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Sometimes it’s strange how you get introduced to an author’s work and what you end up associating with them. I’ve had people make assumptions that I got into Jack Kerouac because I was trying to impress boys, which is far, far from the truth. I got into Kerouac after discovering The Portable Beat Reader in the pages of Seventeen magazine, an unabashedly teen girls’ magazine. It never even crossed my mind that Kerouac might be associated as a guy’s book or that reading his book or any book might make me popular with guys. I mean, when you’re in high school, you don’t really think that reading is going to make you sexy. You think lip gloss will. Lip gloss and CK Be.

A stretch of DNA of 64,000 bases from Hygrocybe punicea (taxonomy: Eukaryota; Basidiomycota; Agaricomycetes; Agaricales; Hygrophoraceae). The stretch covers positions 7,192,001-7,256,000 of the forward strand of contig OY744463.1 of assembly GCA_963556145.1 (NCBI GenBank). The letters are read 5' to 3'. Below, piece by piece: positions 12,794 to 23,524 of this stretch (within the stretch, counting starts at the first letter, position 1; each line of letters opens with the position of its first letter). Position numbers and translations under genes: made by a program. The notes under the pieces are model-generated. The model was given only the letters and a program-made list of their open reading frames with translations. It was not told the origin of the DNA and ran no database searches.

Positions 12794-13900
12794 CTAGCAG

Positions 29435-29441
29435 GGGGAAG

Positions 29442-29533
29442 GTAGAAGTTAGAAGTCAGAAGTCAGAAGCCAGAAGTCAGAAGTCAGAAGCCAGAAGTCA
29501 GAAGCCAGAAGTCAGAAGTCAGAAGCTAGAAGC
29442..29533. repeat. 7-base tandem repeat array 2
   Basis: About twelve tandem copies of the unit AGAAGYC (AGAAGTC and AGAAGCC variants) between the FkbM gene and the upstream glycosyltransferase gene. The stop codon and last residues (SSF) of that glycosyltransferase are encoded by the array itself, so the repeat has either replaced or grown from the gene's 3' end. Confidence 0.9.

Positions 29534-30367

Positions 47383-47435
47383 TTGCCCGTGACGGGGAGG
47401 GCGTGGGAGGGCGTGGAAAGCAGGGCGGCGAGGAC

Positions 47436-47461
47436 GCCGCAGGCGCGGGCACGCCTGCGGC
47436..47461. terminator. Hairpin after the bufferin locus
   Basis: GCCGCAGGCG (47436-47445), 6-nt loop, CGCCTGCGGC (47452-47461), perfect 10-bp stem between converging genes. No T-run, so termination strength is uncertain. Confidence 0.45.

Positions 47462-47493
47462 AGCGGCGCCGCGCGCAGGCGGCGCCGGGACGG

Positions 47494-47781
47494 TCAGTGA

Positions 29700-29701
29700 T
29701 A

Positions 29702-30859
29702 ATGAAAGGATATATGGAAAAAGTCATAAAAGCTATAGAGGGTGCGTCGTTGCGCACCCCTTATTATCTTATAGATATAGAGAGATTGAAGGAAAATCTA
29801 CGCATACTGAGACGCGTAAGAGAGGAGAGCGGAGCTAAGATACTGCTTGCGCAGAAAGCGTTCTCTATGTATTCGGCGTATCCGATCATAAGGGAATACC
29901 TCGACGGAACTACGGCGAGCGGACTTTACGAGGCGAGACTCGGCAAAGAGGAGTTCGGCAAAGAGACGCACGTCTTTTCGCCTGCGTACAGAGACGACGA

But when I think of how I first encountered Hunter S. Thompson’s work, I remember watching Fear and Loathing in Las Vegas in college with a boy I liked. A boy that liked my friend. She had a boyfriend and was not interested in this boy, and yet he remained puppy-dog in love with her, barely noticing me. But we did watch Fear and Loathing in Las Vegas together. And so now whenever I think of that movie, I think of that time, insignificant as it may have been.

Hunter S. Thompson was alive at that time, and I don’t remember his passing, but he passed away on this day in 2005 from a self-inflicted gunshot wound. In his typewriter was a sheet of paper with the words “Feb 22 ’05” and “counselor” typed on it. You can see the police report on The Smoking Gun.

How did you first come across Hunter S. Thompson‘s work?

NY Chapter of Scripps Book Club Reads “Burning Furiously Beautiful”!

10 Feb